Honey shows are a challenge for me because my essential tremor makes it difficult to get a honey jar perfectly ready for presentation. So I rarely enter honey in honey shows any more, except for black jar contests. But most honey contests have other aspects - wax, crafts, baked goods, photography, etc.
This year for my home club (Metro Atlanta Beekeepers) a friend of mine and I were in charge of the food for the potluck and honey show on Sunday the 18th. It's a busy job and requires organization, getting the plates, silverware, drinks, etc and the main dish - usually barbecue or fried chicken - for the event. With all of that, I had decided not to enter anything this year.
But then Saturday rolled around and I had nothing to do so I decided to spend the day baking. I baked honey whole wheat bread twice because I didn't like the taste of the first recipe which was a steel cut oat honey bread. I switched to a rolled oatmeal bread which I liked better from Beth Hensperger. I also baked honey wheat germ cookies (a Dorie Greenspan recipe) that are delicious. And finally I baked a David Tanis recipe for an apple honey cake.
The honey oatmeal whole wheat bread won a blue ribbon (and $100). The judge suggested that it needed a stronger honey taste. I had used a mild honey and will use a stronger tasting honey the next time.
The cookies, which were competing with a gorgeous honey tart with kiwi slices decorating it that had been cut into honeycomb shapes and bees made of thinly sliced grapes - an amazing creation, didn't have a chance at a first place ribbon but came in second ($50). I was pleased because I didn't expect them to win. They are delicious as any Dorie Greenspan recipe. I'll make them again and video it for my YouTube recipe collection.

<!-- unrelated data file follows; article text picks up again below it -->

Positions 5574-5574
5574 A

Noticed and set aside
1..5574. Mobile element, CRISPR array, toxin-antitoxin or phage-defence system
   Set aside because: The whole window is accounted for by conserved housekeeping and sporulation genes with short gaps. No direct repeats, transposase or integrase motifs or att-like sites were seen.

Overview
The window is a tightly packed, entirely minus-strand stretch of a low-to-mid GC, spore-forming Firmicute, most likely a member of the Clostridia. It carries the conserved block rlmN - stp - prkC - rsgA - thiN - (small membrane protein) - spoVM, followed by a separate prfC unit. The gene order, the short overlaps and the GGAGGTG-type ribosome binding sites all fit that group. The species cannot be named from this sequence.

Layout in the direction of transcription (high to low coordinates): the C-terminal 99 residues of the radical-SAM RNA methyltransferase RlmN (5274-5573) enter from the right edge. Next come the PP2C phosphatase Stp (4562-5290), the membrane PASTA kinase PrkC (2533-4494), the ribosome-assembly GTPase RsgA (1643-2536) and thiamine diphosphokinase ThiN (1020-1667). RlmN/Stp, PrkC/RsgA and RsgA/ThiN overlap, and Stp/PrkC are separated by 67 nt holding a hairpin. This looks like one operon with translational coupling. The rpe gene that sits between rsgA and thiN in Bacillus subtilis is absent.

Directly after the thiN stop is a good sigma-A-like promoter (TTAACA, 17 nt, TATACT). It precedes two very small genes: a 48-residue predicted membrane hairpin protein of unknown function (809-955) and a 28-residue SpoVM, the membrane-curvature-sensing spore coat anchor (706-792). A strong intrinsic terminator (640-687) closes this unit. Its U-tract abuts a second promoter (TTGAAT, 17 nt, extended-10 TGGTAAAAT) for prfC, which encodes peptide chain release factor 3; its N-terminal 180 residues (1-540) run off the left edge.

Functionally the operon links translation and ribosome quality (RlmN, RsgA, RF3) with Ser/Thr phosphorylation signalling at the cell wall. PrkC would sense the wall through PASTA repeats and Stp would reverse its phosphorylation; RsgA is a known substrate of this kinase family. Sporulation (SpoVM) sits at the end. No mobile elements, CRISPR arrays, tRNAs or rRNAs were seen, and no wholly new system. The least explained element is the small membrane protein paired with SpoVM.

The apple honey cake wasn't gorgeous. I didn't put the apples in the center of the cake because I didn't think there was room. Then in the middle of the night on Saturday, I woke up and thought I could make a bee skep from the apples I didn't use and put them in the center of the cake. So I sliced the apples like skeps and cooked the apples in a skillet to soften them like the ones baked in the cake. Then on Sunday morning I put them in the center of the cake, arranged like three little skeps and added some cloves to look like bees. I then glazed the new apples with a honey/sugar/lemon glaze. Not a work of art, but I crossed my fingers and hoped it would taste good to offset it's clumsy appearance as Paul Hollywood might say:
This cake won first place ($100) and then Best in Show ($250)! The judge wrote "OMG! Praise only praise! Exceptional" on the comment card. I was bowled over. I've entered honey contests pretty much annually since 2007 and have never won Best in Show. The judge left before I could speak to him - Brutz English - he has judged all over, including in Ireland. I texted him to say how much it meant to me to get best in show. He called me this morning to say that of all the many cakes he has judged over the years, this one was absolutely one of the very best.
You should try the recipe. It has candied ginger as well as fresh ginger and apples in it along with the honey and the flavors permeate the cake. I baked it in a 10 inch springform pan since the baking seemed to be uneven and to take longer in the recommended 9 inch pan (from the comments). Mine was done in exactly 45 minutes.
I hadn't even tasted it, so I ate a piece for breakfast and it is DELICIOUS! If you want to truly feature honey as an ingredient, you should try baking this.